Energy Economics: Surplus Q&A’s 3.0


After the WMEAC Energy Forum on Wednesday, March 2nd, at Grand Rapids Community College, we found ourselves once more with an abundance of unanswered questions. These questions will be addressed here and in following posts, so look forward to a few more.

By WMEAC Policy Intern Chris Christou

Q: Do you see a regional scheme like RGGI being implemented in the Great Lakes or Midwest?

A: The Regional Greenhouse Gas Initiative (RGGI) is a coalition of Connecticut, Delaware, Maine, Maryland, Massachusetts, New Hampshire, New Jersey, New York, Rhode Island and Vermont that was created to cap, trade, and reduce greenhouse gasses produced in those states. This is a regional attempt utilize a cap and trade system for managing CO2 from coal burning electric power– not to be confused with the national legislation that passed the House of Representatives in 2009, but stalled in the Senate. The participating states are reporting success so far, with an overall increase in jobs and reduction in ratepayer charges associated with this initiative.

RGGI began as a dialogue between Northeastern and Mid-Atlantic state governors interested in stopping climate change. It was introduced and approved on a state level, with a few states like Massachusetts at first rejecting the bill – likely based on the views of the governor at the time (Mitt Romney-R).  With the election of Deval Patrick, Massachusetts jumped on board.

That said it is not likely Michigan will be adopting such a plan in the near future. With the State House, Senate, and Governor’s office firmly in control of a party uninterested in regulating carbon emissions.  However, it’s worth mentioning that Michigan currently has a renewable portfolio standard requiring the state to achieve 10% energy from renewable resources.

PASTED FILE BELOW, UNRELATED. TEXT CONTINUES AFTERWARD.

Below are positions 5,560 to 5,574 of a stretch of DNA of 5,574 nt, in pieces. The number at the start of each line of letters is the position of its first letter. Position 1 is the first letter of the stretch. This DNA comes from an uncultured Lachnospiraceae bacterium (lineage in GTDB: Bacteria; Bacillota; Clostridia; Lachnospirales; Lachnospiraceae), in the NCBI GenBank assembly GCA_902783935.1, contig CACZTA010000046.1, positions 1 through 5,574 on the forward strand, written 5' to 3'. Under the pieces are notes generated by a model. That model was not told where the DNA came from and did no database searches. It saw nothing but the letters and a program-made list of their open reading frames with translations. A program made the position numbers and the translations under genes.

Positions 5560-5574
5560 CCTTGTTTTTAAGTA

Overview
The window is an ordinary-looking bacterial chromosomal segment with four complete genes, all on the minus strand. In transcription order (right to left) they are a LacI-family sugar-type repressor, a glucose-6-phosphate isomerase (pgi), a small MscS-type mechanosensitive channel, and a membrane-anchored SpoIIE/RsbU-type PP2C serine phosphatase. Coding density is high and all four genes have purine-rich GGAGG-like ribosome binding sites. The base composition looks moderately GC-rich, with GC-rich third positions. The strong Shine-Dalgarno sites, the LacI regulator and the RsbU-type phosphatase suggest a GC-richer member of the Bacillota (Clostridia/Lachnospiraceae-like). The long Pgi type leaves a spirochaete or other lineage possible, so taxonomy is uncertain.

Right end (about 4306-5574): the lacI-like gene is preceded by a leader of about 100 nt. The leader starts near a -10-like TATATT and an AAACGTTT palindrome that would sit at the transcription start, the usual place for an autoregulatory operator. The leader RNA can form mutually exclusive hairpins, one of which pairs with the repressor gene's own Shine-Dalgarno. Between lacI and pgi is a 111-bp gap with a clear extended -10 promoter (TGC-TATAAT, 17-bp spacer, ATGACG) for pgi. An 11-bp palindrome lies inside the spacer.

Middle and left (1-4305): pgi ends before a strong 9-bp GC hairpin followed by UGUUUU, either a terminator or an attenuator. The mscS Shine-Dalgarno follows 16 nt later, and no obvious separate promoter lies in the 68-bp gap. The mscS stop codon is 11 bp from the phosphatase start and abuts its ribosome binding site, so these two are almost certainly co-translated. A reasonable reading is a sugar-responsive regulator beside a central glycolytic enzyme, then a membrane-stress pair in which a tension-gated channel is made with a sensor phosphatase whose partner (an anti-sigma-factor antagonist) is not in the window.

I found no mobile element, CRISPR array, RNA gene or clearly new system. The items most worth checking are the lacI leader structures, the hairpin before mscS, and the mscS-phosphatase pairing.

Q: Why do we always hear about the downside of higher energy prices but almost never the upside? (jobs)

A: A very similar question was addressed by WMEAC intern Kevin Soubly in the Q&A’s 2.0. So for a run down of the job-creation factor of renewable energy, please direct your attention there.

We constantly hear about high energy prices because consumers pay both directly and indirectly for energy.  It under-girds the entire economy!  The impact of high energy prices are especially prominent at the moment because of the recession the economy has been lumbering to leave behind.  Rising prices have a particularly strong impact on middle class and low-income budgets of which they consume a proportionally much larger chunk.

But it is also true that there are positive effects of higher fossil fuel prices, especially when they lead to a significant reduction in demand. The reader may recall 2008 when gasoline exceeded four dollars a gallon nationally.  Americans responded by driving less and consuming less.  With decreased consumption came decreased road congestion, decreased mining and refining activity, and a large decrease in the production and release of pollutants including Nox, Sox, Mercury, and Co2.

Likewise, higher fossil fuel prices give space for entrepreneurs to build innovate new products and green energy.  For example, high gas prices and government pressure convinced GM to get serious about more fuel efficient cars.  At least in part, the Chevy Volt could be considered a silver lining of $4.00 plus gasoline.   Chevy has hired new workers and increased hours to make the Volt.

So next time you see $4.50 gasoline remember:  your tank maybe half empty, but the glass is half full!

0 replies
  1. Alan Kitson
    Alan Kitson says:

    I understand what you are saying and to a certain extent I agree. However, I suspect that as pervasive as energy costs are in effecting the costs of almost everything in our economy, higher prices will have a deleterious effect on the overall economy. Where do we start and stop with this? Where is the right balance? Is there another way? I think if we hope for higher prices, we must resign ourselves to lowering our standard of living. I’m not sure I want to go there.

    Reply

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